Screenshot from video
WEB EXCLUSIVE With campus closed and classes moved to remote learning, students and faculty are submitting short videos to show gratitude toward a member of the community. These replace the normal gratitudes that take place at the end of chapel or assembly during a school day on campus.
“It is very easy when we are all in chapel together to stand up and share a gratitude, with no boundary between us,” Bryan Lorentz, Religion, Theology, and Spirituality teacher, said. “However, with the digital space we are using now, there are more obstacles for someone who wants to share a video, which is why not as many people may participate.”
During a regular Friday schedule on campus at the end of a chapel or assembly, students and faculty have the opportunity to stand up to discuss a special moment they had with another member of the community and express gratitude for them, which is then followed by a single clap from the whole school.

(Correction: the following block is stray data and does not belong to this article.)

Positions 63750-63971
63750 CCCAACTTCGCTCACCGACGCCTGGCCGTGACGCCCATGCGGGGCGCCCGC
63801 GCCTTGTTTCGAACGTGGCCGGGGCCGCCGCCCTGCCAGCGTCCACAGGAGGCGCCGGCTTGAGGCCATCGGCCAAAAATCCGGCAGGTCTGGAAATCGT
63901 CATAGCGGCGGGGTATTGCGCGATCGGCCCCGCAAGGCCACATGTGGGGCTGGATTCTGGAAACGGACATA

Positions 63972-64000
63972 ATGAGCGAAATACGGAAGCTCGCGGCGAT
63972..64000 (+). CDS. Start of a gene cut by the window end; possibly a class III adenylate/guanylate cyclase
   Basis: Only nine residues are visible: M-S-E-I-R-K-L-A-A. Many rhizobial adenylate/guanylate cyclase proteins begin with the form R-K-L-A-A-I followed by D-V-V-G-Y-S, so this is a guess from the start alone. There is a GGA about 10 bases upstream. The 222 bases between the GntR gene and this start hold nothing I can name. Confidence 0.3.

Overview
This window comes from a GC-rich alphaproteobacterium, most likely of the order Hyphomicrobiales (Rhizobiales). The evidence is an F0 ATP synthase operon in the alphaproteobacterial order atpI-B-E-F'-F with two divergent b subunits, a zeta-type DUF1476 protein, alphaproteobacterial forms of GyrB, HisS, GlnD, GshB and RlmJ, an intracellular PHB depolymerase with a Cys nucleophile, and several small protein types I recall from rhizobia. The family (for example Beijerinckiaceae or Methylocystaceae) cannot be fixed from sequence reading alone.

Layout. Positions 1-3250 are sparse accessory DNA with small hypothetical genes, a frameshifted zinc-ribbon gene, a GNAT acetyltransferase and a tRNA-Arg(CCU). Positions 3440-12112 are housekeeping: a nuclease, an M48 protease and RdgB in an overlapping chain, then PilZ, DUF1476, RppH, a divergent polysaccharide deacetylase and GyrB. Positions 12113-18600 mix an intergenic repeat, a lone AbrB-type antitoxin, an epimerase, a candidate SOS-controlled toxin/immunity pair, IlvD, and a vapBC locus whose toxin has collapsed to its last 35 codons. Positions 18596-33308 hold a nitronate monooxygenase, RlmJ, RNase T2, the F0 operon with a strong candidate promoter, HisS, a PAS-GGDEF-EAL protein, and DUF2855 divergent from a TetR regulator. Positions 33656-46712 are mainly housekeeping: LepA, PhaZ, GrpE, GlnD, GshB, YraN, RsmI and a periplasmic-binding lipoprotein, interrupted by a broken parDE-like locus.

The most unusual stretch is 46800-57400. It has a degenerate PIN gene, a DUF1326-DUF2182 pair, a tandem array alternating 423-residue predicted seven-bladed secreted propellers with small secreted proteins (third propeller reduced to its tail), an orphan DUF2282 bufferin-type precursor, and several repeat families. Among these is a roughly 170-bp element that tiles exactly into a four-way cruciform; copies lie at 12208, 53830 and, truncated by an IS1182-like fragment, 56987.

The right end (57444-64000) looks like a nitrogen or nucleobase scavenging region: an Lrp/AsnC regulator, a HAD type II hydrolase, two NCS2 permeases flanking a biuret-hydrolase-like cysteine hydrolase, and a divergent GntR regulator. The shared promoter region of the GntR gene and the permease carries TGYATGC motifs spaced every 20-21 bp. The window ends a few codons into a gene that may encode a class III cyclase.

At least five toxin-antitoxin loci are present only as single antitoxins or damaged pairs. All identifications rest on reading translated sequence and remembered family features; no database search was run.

“I wanted to share a gratitude because there are so many things and people to be thankful for right now and I thought it was important to spread positivity more during this hard time,” senior Colette Hom said. “Additionally, everytime I watch the weekly videos, I immediately feel closer to the school community.”
In the April 24 gratitude video, only one Convent student participated compared to the larger number of people who usually participate during a regular chapel or assembly at school. It does take more effort and confidence to submit a video rather than standing up at school, according to Hom.
“There was a sense of community when we had gratitudes during chapel because all of us girls were present together,” Student Community L.I.F.E Representative Gabi Guido said. “The online gratitudes are a great way for us to uphold our close-knit community.
Each Friday of distance learning, Tony Farrell, Stuart Hall High School Head of School, shares a video with the community which compiles all of the gratitudes, along with quotes and intentions from L.I.F.E. Representative Gabrielle Guido and faculty.
“I always believe in a sense of community that knows no bounds,” Lorentz said. “With virtual gratitudes, we are breaking down the boundaries between us and celebrating each other.”